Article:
This Calfornia native shrub or small tree has reddish wood, and in the summer showy seeds with long, feathery plumes. Some people detect a wintergreen odor from the crushed leaves. A few mountain mahogany grow among shrubbery south of Ventura Hall (left of the driveway), where several other California natives have been planted including Rhus ovata and Arbutus menziesii. Mountain mahogany is widespread and locally abundant at Stanford University’s Jasper Ridge Biological Preserve. More information about Jasper Ridge’s flora and plant communities.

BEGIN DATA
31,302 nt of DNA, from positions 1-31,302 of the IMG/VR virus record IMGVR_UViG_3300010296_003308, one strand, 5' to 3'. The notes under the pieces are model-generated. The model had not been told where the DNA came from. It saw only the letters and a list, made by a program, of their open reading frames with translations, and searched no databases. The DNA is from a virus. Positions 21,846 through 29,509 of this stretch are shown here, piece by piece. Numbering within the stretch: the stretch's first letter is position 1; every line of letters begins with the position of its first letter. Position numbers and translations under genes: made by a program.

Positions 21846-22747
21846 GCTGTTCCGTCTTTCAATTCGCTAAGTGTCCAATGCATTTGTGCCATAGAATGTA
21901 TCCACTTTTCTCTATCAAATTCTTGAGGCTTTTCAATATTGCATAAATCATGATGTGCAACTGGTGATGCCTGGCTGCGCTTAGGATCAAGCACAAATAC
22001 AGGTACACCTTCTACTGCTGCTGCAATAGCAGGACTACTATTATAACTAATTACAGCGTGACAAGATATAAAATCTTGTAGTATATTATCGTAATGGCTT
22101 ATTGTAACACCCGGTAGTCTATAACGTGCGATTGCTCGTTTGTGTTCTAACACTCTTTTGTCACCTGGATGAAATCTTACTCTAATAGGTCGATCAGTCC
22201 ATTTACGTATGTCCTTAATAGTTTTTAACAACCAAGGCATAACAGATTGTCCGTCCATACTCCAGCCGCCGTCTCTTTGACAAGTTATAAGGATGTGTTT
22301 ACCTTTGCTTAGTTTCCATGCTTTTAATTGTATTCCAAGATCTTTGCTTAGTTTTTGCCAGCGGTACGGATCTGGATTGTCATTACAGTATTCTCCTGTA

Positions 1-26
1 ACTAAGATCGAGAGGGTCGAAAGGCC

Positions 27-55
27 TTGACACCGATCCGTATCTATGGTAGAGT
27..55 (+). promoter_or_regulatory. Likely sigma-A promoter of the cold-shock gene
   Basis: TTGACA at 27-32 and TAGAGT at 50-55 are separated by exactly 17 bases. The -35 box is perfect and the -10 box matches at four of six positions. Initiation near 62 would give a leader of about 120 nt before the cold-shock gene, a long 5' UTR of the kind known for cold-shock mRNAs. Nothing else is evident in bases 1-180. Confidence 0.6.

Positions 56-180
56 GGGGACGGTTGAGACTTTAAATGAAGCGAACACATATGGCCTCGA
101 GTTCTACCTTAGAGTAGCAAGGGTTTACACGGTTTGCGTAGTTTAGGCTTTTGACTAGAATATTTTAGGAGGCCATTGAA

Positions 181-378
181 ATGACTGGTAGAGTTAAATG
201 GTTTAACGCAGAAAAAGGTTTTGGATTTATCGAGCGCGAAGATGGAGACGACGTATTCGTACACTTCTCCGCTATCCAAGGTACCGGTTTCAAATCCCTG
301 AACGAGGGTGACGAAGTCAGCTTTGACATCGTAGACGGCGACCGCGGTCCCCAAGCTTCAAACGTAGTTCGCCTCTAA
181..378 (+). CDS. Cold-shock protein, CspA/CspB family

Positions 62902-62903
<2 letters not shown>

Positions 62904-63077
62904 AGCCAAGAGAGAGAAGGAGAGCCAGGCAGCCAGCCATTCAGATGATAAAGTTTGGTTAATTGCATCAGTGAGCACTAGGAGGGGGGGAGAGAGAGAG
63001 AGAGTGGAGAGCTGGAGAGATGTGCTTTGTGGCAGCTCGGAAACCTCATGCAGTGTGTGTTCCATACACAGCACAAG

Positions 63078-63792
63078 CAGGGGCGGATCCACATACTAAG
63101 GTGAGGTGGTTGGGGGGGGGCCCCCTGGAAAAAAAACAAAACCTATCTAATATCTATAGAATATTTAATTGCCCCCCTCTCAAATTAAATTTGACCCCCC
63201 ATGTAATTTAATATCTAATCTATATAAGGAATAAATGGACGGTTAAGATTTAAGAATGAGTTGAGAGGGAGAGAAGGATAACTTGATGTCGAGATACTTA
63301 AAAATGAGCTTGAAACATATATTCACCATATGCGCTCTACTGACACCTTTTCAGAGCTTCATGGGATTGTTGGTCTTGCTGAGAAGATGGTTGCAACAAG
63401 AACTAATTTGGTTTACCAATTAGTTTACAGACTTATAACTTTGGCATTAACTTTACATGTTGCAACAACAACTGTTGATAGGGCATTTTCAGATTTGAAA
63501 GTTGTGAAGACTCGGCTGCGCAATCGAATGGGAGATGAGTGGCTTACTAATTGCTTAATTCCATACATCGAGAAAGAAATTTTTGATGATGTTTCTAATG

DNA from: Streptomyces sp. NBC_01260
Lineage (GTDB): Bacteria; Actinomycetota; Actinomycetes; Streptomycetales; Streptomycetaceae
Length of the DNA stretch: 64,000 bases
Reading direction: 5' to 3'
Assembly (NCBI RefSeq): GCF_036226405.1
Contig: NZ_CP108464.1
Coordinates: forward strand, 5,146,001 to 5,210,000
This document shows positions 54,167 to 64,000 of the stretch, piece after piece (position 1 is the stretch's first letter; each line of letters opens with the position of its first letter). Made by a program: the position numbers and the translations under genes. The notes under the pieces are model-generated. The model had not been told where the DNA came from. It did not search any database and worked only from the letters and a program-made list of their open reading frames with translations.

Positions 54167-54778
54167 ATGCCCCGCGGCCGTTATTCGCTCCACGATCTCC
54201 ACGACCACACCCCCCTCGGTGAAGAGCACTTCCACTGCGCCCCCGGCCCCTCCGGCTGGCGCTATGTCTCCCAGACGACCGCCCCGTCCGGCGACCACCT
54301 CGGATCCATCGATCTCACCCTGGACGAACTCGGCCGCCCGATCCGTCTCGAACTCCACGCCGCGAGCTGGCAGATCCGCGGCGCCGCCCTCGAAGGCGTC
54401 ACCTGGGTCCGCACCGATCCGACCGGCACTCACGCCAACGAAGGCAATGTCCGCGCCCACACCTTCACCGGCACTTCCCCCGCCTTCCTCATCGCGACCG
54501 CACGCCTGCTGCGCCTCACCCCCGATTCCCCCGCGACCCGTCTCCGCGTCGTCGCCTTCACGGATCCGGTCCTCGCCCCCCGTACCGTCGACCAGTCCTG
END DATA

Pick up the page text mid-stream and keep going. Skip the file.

Illustrations: Jasper Ridge photo archive.
Name derivation: Cercocarpus – Greek kerkos, tail, and karpos, fruit; an allusion to the tail-shaped achene; betuloides – birch-like leaves. California Plant Names: Latin and Greek Meanings and Derivations, Compiled by Michael L. Charters.
Related material: Field guide: Illustrated Field Guide to the Woody Plants of the Santa Cruz Mountains (2005), by Toni Corelli. Available from Toni Corelli.
About this Entry: John Rawlings authored the main text of this entry ca. 2008.